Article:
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Hello U.S. armory historians,

I'm curious for info and sources on the manufacturing methods of U.S. wartime rifle barrels.

I have a nice 2-groove 03A3. How was the rifling in this barrel produced? I was told that the 2-groove design was adopted to cut manufacturing time.

I had assumed that by 1942, U.S, barrels would have been made by hammer forge machines - no need to cut rifling.

When did various armories start using the hammer forge machines?

Did the germans use them pre-war?

Daniel39
 

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Not aware of any use of hammer forging. But see "The Rifle in America" by Phil Sharpe (1947) PP 550 & 551 for a description of the use of "button" rifling swages at Springfield Arsenal and Remington. Although the experiments at Remington appeared very promising it's unclear how many "button" rifled barrels were used in production.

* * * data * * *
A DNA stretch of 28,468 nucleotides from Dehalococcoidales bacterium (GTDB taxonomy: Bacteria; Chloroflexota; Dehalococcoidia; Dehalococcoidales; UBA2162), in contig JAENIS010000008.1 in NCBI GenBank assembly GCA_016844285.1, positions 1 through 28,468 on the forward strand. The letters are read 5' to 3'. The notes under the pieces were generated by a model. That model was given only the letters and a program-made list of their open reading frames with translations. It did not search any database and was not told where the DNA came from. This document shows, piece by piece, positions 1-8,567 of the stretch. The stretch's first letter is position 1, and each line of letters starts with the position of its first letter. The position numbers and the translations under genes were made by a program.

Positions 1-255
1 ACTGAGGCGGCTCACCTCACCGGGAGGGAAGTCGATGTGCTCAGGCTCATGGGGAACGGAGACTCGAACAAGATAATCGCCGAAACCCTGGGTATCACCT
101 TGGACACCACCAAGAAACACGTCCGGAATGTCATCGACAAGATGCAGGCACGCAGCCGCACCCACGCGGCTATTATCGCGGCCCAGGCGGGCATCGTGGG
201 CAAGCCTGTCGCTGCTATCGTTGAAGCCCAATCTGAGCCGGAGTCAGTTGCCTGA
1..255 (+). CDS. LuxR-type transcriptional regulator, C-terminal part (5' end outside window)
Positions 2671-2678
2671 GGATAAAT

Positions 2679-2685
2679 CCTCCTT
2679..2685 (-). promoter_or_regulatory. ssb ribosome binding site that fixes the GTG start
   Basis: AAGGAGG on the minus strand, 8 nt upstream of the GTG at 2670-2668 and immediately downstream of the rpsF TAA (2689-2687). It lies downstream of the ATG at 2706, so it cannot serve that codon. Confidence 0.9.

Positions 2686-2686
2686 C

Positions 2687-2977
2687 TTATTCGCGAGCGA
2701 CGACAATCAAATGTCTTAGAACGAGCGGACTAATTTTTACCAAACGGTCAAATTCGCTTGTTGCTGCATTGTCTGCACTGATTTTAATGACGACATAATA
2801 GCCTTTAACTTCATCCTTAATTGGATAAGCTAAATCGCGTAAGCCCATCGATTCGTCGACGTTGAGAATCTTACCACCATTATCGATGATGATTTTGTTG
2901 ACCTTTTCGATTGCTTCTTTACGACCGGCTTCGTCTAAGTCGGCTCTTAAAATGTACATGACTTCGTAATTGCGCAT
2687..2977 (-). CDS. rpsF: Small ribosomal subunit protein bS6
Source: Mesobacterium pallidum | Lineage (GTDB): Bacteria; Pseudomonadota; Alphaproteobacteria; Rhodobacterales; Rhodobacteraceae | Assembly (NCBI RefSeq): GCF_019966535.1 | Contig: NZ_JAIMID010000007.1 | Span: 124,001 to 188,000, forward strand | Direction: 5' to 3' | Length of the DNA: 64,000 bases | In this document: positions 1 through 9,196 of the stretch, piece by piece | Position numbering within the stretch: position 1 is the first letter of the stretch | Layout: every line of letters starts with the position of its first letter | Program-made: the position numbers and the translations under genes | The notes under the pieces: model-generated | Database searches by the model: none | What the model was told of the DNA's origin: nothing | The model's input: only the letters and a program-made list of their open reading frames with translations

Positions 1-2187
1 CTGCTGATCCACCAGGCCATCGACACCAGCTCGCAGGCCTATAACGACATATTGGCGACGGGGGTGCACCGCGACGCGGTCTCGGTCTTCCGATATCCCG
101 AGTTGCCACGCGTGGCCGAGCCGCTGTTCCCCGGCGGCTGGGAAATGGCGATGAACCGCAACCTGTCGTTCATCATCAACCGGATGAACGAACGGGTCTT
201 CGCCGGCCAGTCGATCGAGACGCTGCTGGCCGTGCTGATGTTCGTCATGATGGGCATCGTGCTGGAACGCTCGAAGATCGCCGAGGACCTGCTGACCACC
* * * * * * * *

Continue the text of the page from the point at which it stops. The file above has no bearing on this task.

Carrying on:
The barrel blanks were reamed to a nominal .300" just the same as those slated for finishing on the cut rifling machines. Springfield pulled the button through the bore whereas Remington pushed their buttons through to form the rifling. Reportedly Remingto had better results than SA.

Regards,
Jim
 
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